Posted on February 15, 2017 by Bryan Zarpentine

Miami Marlins Jose Fernandez

Image via m.mlb.com

There was something missing on Tuesday, as the Miami Marlins had their first official workout of spring training in preparation for the 2017 season. It was Jose Fernandez, their fallen ace. Fernandez and two friends died tragically in a boating accident in Miami last September, and nearly six months later, the Marlins organization is still grieving his loss. On the first day of camp, Marlins players couldn’t help but remark on the absence of Fernandez, and how he may be gone in body, but not in spirit.

“You felt it today when you walked in — his locker isn’t there,” Marlins president David Samson said Tuesday. “It’s the first spring we’ve had in a long time without Jose, and you can feel that difference. You look at the patch on everyone’s jersey and you can’t help but think about him. It’s beginning to come up in ways where the sadness is replaced by an occasional smile. I’m hoping for the guys, and for everyone that loved Jose, that eventually the sadness turns into smiles. But it’s just not today.”

Samson noted that the healing process will take “years, not months.” He says that Fernandez’s locker at Marlins Park will remain empty in his honor. The team also has plans to retire his no. 16 jersey at some point this season, and there is also talk of a permanent memorial somewhere in Marlins Park. It’s clear that Fernandez is still very much a part of the Marlins, and the no. 16 patches on the team’s jerseys are a constant reminder of his presence.

“I don’t think you can go through something like that and not be changed, and have it not affect you,” said manager Don Mattingly. “For me, what I like to think about is that little kid. The way he played was with that joy you think about when you start playing. When I think of Jose, I think of that little kid. That’s really special. You’d really like your guys to have that feeling.”

Early in camp, the Marlins have already adopted the theme “Play like Jose” for the upcoming season. “He was a guy who cared so much and had so much passion,” said closer A.J. Ramos. “You want to be like that, whether it is talking (with reporters) or being with fans or showing more passion at the ballpark. Playing the game in the right way. Playing with some passion and joy because we get paid to play a game.”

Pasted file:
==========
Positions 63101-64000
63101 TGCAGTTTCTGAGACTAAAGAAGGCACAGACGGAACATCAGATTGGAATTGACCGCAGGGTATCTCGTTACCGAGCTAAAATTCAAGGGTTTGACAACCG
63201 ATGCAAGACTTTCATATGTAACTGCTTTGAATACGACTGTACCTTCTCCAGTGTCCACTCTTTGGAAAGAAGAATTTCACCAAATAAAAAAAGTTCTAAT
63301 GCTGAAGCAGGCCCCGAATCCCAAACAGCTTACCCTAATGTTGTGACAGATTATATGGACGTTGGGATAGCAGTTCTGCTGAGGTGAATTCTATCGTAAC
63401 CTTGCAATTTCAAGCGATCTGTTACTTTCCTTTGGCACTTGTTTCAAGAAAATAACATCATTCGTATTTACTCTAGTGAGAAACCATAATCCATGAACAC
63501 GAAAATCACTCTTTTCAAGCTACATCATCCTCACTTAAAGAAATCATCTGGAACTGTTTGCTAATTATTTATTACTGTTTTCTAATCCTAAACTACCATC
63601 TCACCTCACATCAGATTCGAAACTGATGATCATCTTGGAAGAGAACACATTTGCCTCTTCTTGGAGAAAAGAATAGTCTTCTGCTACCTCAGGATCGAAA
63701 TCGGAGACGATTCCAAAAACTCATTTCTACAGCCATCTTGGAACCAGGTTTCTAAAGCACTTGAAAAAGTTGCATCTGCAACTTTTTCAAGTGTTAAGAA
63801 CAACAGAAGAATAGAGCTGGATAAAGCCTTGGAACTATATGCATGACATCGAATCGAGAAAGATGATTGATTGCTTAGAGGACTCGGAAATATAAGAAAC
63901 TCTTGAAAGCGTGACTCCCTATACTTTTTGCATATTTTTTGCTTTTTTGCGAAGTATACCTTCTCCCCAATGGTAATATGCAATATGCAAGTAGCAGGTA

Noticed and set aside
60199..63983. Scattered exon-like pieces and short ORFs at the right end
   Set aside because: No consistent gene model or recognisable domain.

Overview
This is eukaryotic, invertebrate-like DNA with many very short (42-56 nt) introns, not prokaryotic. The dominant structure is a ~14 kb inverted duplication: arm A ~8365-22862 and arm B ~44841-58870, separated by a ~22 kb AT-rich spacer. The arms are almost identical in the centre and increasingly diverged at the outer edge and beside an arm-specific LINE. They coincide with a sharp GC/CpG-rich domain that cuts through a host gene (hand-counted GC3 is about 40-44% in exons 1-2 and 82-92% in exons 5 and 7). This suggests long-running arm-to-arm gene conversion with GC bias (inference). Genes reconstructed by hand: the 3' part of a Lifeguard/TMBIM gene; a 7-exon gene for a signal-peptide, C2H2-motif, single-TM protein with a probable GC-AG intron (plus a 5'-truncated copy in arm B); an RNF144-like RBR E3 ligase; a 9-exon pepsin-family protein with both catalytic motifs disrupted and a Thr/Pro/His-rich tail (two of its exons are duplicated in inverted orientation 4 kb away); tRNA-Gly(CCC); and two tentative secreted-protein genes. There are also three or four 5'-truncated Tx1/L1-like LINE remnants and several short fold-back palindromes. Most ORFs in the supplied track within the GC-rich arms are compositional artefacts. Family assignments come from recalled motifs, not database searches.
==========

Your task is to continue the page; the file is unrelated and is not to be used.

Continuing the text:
Ramos says as he ran onto the field Tuesday, almost late for the first day of workouts, he could hear Fernandez yelling at him to hustle. “I could hear his voice. He’s present, I feel like, spiritually. It’s hard to get him out of your mind — not that I ever want to,” Ramos said. “Little things you do, you just think, I wonder what Jose would have been doing right here. It’s still fresh, the first spring training without him in a while. So it’s something you need to get used to.”

Even players new to the Marlins this year can feel the connection the team still has to Fernandez. “The 16s are everywhere, so you’re reminded of it constantly,” said recently-signed reliever Brad Ziegler. “I had never met him, and it was tough for me to watch from a distance. I know these guys loved him and cared a lot about him, and he cared for them.”

As the Marlins embark on the 2017 season, there’s no denying that Fernandez remains a part of the team in spirit. His presence is everywhere, and in a way, he’s helped bring everyone together behind a common cause, even if that cause is lingering grief.

“There’s a lot more hugs in the room than I’m used to in a Major League clubhouse,” Samson said. “The hugs used to come after big victories, or after you win a big playoff series. But the hugs feel different this year. There’s that bond that has developed.”

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